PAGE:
* Democrats call for new stimulus
* Biden group pushes ahead in deficit-reduction talks
* CBO says benefits will swamp economy in long term (Adds Baucus, other details)
By Richard Cowan and Andy Sullivan
WASHINGTON, June 22 (Reuters) - Democratic leaders called on Wednesday for new spending and tax cuts to boost the sluggish U.S. economy, setting up a fresh hurdle for bipartisan efforts to head off a government debt default this summer.
At the same time, a new report warned that the country could face a European-style debt crisis unless Washington cuts spending or raises taxes.
The report by the nonpartisan Congressional Budget Office adds urgency to the work of negotiators, led by Vice President Joe Biden, who are trying to find trillions of dollars in savings as part of a deal that would allow Congress to sign off on new government borrowing before the U.S. runs out of money to pay its bills.
As the group faces competing demands for stimulus and austerity, some have suggested that it may not be able to get a deal done in time to head off a debt default in early August.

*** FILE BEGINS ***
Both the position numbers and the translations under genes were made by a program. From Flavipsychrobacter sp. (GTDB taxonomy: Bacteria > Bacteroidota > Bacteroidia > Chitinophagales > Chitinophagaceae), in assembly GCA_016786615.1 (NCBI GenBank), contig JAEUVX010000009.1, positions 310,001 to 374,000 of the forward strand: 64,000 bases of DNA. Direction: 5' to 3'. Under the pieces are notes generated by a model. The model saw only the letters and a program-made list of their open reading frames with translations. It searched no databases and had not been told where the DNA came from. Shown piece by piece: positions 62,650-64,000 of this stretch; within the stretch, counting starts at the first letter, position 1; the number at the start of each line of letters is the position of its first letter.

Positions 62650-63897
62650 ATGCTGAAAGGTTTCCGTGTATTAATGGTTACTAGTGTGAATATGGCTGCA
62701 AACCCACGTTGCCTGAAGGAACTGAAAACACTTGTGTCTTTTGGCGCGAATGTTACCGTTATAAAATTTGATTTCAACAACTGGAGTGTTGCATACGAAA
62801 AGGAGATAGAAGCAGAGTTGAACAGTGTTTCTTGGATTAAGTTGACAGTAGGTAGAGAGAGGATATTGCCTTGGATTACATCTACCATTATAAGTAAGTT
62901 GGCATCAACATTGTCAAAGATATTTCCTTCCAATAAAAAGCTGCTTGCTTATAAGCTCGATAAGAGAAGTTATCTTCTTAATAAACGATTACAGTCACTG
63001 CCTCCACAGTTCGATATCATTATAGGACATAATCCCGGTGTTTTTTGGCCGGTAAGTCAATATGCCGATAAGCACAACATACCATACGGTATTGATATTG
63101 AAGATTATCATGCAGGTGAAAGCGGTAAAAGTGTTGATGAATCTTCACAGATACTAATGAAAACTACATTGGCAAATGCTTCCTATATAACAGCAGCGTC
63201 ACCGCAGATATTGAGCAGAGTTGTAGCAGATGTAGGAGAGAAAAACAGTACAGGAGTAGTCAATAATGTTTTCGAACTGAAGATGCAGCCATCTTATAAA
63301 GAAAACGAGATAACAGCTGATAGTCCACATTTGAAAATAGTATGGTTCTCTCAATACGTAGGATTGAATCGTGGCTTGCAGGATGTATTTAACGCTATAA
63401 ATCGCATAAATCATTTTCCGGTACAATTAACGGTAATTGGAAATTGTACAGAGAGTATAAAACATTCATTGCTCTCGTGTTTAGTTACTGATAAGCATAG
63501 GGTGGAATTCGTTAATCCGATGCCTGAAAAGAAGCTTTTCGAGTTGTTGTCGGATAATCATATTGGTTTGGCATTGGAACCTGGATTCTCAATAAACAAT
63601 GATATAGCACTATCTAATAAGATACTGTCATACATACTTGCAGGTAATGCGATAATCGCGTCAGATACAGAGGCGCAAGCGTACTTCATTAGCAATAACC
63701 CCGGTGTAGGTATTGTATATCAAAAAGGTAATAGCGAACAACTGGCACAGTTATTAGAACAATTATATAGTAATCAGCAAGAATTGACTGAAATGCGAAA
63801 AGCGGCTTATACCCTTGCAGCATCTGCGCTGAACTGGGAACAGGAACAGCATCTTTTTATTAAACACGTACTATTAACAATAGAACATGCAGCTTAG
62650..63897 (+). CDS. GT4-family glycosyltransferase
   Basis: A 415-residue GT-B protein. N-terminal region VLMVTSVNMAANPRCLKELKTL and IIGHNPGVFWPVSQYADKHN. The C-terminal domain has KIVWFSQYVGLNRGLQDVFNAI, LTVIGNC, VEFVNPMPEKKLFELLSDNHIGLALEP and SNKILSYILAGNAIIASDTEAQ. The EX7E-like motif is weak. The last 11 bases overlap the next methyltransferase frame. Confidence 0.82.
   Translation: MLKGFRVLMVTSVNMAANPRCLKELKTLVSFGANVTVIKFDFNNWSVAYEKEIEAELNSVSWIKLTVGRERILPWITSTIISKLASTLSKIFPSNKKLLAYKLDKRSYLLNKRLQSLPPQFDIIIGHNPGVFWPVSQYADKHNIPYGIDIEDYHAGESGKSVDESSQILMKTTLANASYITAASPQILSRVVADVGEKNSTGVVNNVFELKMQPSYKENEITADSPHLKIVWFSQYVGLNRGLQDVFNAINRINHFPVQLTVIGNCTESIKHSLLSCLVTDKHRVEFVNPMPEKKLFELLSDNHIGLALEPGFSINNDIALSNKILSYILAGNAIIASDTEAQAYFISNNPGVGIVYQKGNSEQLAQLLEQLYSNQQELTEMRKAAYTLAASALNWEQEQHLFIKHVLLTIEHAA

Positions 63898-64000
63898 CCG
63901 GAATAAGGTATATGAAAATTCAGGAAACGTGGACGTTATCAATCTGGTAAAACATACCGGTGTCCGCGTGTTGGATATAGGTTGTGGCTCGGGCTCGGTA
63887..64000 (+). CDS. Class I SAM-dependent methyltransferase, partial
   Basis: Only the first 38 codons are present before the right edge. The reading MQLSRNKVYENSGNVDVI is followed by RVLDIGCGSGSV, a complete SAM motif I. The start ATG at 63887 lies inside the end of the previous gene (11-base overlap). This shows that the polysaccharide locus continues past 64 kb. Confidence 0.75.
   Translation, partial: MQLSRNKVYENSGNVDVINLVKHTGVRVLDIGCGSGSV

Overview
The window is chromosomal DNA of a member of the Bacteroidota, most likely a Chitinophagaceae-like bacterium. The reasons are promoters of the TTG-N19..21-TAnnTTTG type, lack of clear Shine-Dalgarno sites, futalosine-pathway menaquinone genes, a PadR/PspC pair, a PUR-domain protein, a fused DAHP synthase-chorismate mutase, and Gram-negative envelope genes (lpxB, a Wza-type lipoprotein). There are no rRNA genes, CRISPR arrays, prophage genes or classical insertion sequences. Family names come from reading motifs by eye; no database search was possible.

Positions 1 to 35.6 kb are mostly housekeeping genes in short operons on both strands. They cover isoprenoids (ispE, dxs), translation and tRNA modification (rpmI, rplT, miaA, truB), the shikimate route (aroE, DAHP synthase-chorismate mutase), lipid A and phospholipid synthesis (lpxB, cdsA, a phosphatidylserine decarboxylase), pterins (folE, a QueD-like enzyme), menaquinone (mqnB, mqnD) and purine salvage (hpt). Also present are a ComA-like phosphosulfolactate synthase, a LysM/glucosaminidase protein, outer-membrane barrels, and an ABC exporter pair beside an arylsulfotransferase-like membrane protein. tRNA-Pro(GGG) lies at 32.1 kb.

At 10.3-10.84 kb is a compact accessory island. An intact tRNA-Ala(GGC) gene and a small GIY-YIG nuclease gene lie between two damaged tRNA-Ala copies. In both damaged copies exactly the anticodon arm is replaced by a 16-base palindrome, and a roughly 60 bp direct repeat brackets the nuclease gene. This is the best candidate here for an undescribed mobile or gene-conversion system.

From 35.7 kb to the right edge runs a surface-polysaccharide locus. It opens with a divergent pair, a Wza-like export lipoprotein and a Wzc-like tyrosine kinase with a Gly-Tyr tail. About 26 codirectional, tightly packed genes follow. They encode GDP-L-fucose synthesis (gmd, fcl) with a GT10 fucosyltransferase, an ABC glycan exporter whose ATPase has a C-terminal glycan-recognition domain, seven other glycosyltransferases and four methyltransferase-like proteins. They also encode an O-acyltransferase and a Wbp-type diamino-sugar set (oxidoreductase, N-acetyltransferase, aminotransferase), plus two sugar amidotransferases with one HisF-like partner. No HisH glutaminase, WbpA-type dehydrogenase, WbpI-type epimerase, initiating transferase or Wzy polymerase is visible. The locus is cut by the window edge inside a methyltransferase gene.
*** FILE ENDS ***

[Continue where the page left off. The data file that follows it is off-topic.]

Senate Democrats want the deal to include a payroll tax cut, more money for highway construction and clean-energy subsidies to bring down the 9.1 percent unemployment rate.
"Get the recovery right before you get in this deficit-cutting mode," Assistant Senate Democratic Leader Dick Durbin told reporters. "Get people back to work."
Republicans said that idea is not likely to go far in the Biden-led talks, which have largely focused on spending cuts.
"They're not talking about spending money in there," said Ryan Patmintra, spokesman for Senator Jon Kyl, one of two Republicans participating in the talks. Many Republicans view President Barack Obama's 2009 stimulus package as an $830 billion failure and say spending cuts would help the recovery.
Federal Reserve Chairman Ben Bernanke questioned that approach. "I don't think that sharp, immediate cuts in the deficit would create more jobs," he told reporters. "In the short run ... fiscal tightening is at best neutral and probably somewhat negative for job creation," he added.